California Legislature Considers Trans Fat Ban
Most people know that trans fats -- unnatural hydrogenated oils -- raise bad cholesterol, lower good cholesterol, clog arteries, and contribute to heart disease. But should the government ban them? H
Tom Fudge: If you eat fast food or processed foods, you almost certainly consume trans fats. Trans fats are the result of the hydrogenation of oils. The process creates a very stable vegetable fat that makes fried foods crispy and acts as a preservative. Trans fats have been part of the American diet for decades. But in recent years, we've learned that they have a bad habit of clogging our arteries.
Food producers are working to eliminate trans fats from the foods we buy at restaurants and grocery stores. But some states and cities don't think it's happening quickly enough. New York City imposed a ban on trans fats in its restaurants. That ban goes into effect this summer. The California Legislature is now considering two bills. One would ban trans fats from restaurants in the state. The other would prohibit grocery stores from selling trans fatty products.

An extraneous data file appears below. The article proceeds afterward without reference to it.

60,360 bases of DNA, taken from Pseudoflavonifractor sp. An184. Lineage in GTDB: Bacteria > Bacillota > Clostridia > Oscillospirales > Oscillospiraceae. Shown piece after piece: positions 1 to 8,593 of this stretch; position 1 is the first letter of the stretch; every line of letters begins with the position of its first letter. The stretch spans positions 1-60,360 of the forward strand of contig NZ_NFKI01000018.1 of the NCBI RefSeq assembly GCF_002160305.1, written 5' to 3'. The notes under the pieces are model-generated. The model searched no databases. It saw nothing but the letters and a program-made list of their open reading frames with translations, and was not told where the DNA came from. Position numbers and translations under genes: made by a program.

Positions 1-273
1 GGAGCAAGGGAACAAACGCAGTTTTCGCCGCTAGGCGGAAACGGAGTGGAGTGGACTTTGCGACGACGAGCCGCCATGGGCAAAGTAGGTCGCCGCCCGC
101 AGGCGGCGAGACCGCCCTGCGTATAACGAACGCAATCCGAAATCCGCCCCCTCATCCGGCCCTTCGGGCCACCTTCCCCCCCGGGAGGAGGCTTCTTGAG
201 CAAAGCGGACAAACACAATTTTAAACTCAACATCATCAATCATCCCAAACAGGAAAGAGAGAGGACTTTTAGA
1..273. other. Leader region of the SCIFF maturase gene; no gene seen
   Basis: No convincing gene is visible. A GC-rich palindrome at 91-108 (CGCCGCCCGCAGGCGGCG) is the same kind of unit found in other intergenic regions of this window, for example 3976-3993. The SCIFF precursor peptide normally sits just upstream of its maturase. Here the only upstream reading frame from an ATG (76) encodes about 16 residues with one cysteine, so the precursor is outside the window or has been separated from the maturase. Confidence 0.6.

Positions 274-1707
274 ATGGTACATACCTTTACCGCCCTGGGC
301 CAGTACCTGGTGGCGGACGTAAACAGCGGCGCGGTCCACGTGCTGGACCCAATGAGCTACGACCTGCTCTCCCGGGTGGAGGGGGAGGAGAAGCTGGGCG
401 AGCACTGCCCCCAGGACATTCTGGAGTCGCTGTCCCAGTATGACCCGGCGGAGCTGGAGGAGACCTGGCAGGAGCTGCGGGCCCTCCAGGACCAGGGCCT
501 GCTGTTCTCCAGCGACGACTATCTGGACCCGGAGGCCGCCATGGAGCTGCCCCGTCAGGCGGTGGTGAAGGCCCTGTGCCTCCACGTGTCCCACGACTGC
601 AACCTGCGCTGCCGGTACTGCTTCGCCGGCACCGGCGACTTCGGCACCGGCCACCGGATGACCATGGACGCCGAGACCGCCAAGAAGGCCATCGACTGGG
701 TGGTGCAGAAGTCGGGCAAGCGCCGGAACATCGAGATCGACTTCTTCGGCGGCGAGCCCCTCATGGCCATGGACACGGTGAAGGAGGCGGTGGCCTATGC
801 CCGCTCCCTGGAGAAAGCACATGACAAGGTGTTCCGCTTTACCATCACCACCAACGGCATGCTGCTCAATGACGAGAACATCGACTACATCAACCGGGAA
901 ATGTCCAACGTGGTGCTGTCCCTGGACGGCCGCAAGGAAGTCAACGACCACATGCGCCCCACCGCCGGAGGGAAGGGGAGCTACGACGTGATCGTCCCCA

- Jot Condie, president and CEO of the California Restaurant Association.
- Dr. Tracy Delaney , manager of Chronic Disease and Health Disparities in the Maternal, Child, Family Health Services Department for the San Diego County's Health and Human Services Agency.
End Music: Casanova 70 by Air, from the album Air (1999)